2 August 2007
Press Conference

Department of Public Information • News and Media Division • New York


The latest developments in peacekeeping, political reconciliation and conflict prevention in Africa were expected to dominate the Security Council’s agenda this month, Pascal Gayama of Congo, its President for August, said today.

Briefing journalists on the Council’s programme of work, he said that, although the 15-nation body traditionally had a lighter schedule in August, it would still be closely following important events in the region, such as the “pre-negotiation” talks on 3-5 August with Sudanese rebel movements that have not signed the main peace accord on ending the violence in Sudan’s strife-torn western region of Darfur.

Scheduled for Arusha in the United Republic of Tanzania, the talks will be led by Jan Eliasson, United Nations Special Envoy for Darfur, and Salim Ahmed Salim, his counterpart in the African Union.  They have taken on new importance since the Security Council approved on Tuesday the deployment of the “hybrid” United Nations-African Union peacekeeping force for Darfur.

Mr. Gayama said the Council would hold closed consultations on the outcome of the Arusha talks next Wednesday.  At the end of the month, it expected the Secretary-General’s first report on the modalities for implementing the initial phase of the joint United Nations-African Union operation.

The Council would also be following events in Somalia, where the National Reconciliation Congress was meeting in Mogadishu, he said, adding that the country’s Transitional Federal Institutions needed the international community’s support.  On 13 August, the Council would hold consultations on Somalia as its mandate for the African Union Mission in Somalia (AMISOM) was due to expire on 20 August.  The African Union had requested the United Nations to take over the operation, and the Council would look at ways to handle such a transition smoothly.

He said the Council would be following the upcoming elections in Sierra Leone and would formally express its views after an assessment of the exercise.  The Council would also be following more informally the initial phase of the European Union’s move to send forces to Chad and the Central African Republic, in support of United Nations efforts to protect refugees trapped in the region bordering Darfur.  That might become another “hybrid” operation, with military and police roles shared by the European Union and the United Nations.

Responding to questions, Mr. Gayama reminded reporters that the Council had initially explored the possibility of deploying a United Nations force to police eastern Chad and the north-eastern part of the Central African Republic.  The Government of the Central African Republic had agreed to such a mission in principle, but Chad had been reluctant.  The United Nations had also considered the idea of a multidimensional operation to manage the causes of the conflict along the border between the two countries.

He said the Council did not wish to see the situation worsen and had taken note of the European Union’s decision to deploy a force in the region, with the Chadian Government’s consent.  The United Nations had not been left on the sidelines, and the European Union had been asking the extent to which the Organization could become more formally involved.  The Council looked forward to receiving further information on the modalities under which it could provide such support.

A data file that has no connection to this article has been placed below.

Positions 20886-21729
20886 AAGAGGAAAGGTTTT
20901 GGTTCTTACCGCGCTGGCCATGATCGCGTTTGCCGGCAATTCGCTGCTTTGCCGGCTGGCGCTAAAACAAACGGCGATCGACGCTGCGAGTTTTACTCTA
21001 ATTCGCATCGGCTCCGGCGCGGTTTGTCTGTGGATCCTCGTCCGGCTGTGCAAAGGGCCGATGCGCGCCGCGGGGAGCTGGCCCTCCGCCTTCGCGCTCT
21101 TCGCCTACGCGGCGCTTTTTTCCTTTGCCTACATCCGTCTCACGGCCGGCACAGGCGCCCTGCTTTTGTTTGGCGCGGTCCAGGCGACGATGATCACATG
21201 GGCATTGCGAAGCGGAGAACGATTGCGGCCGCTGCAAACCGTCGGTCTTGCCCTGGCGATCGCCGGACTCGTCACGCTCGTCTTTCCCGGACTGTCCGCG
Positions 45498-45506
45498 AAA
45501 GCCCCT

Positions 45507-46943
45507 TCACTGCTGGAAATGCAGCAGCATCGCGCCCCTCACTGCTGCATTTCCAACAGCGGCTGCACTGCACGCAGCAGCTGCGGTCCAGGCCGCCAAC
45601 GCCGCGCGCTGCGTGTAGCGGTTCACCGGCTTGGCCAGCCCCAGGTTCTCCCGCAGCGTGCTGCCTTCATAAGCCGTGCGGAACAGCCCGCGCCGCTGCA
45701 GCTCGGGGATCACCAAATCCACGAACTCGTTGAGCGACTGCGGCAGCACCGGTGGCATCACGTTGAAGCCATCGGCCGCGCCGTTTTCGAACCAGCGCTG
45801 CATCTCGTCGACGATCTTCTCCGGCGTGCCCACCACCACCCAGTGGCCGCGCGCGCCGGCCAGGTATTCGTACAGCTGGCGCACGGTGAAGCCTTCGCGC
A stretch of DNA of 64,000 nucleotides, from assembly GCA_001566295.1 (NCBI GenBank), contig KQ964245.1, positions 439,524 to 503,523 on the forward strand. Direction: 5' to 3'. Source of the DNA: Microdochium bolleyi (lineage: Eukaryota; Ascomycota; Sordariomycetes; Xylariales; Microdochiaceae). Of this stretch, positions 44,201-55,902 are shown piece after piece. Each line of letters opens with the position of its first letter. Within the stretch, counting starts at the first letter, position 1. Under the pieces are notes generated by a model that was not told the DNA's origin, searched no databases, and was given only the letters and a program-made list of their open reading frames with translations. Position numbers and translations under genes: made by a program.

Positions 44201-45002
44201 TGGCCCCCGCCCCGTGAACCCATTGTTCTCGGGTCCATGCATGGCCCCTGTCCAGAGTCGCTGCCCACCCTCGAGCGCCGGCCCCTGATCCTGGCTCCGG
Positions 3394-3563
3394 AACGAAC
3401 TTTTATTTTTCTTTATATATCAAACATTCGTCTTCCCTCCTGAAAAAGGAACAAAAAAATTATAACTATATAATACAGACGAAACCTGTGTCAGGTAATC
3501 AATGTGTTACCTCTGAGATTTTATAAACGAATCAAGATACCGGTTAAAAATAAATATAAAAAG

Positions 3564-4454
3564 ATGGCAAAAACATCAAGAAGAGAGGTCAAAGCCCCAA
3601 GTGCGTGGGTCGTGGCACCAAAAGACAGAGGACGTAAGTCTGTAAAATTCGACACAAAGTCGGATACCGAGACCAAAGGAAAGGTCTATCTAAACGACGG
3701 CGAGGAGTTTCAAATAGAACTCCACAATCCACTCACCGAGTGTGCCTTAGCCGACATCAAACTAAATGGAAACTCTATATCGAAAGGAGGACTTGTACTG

Turning back to the August agenda, he said the ongoing violence and rapidly changing situation in the eastern Democratic Republic of the Congo would also be on the Security Council’s “radar”.  Following its 10-day technical rollover of the arms embargo and expert-monitoring panel earlier in the week, it would now be considering “other arrangements” with respect to managing the crisis in that country.  On other Africa issues, the Council was aware that the appointment of a Special Representative of the Secretary-General for Côte d’Ivoire was still pending.  Members would also be following the investigation into the recent assassination attempt against Ivorian Prime Minister Guillaume Soro.

Responding to questions, he said the Council’s interest in that case had grown out of the Ivorian Government’s request for United Nations help with the investigation.  As for modalities for a more formal arrangement, the Council was awaiting proposals from the Secretariat.  At any rate, an investigation was crucial to ensuring that stability was maintained, that the truth would emerge and that there would be no impunity for the attack.

He said that on 28 August, the Council would hold a high-level thematic debate on conflict prevention and resolution in Africa, where it was hoped Council members and wider United Nations membership could have an open exchange of views on the root causes of conflict and innovative policy coordination and peacekeeping strategies.

On other international questions, he said the Council hoped to renew the mandate of the United Nations Assistance Mission for Iraq (UNAMI), which would expire this month, and that of the United Nations Interim Force in Lebanon (UNIFIL), due to expire on 31 August.  On 23 August, the Council would hold its regular open debate on the Middle East.

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For information media • not an official record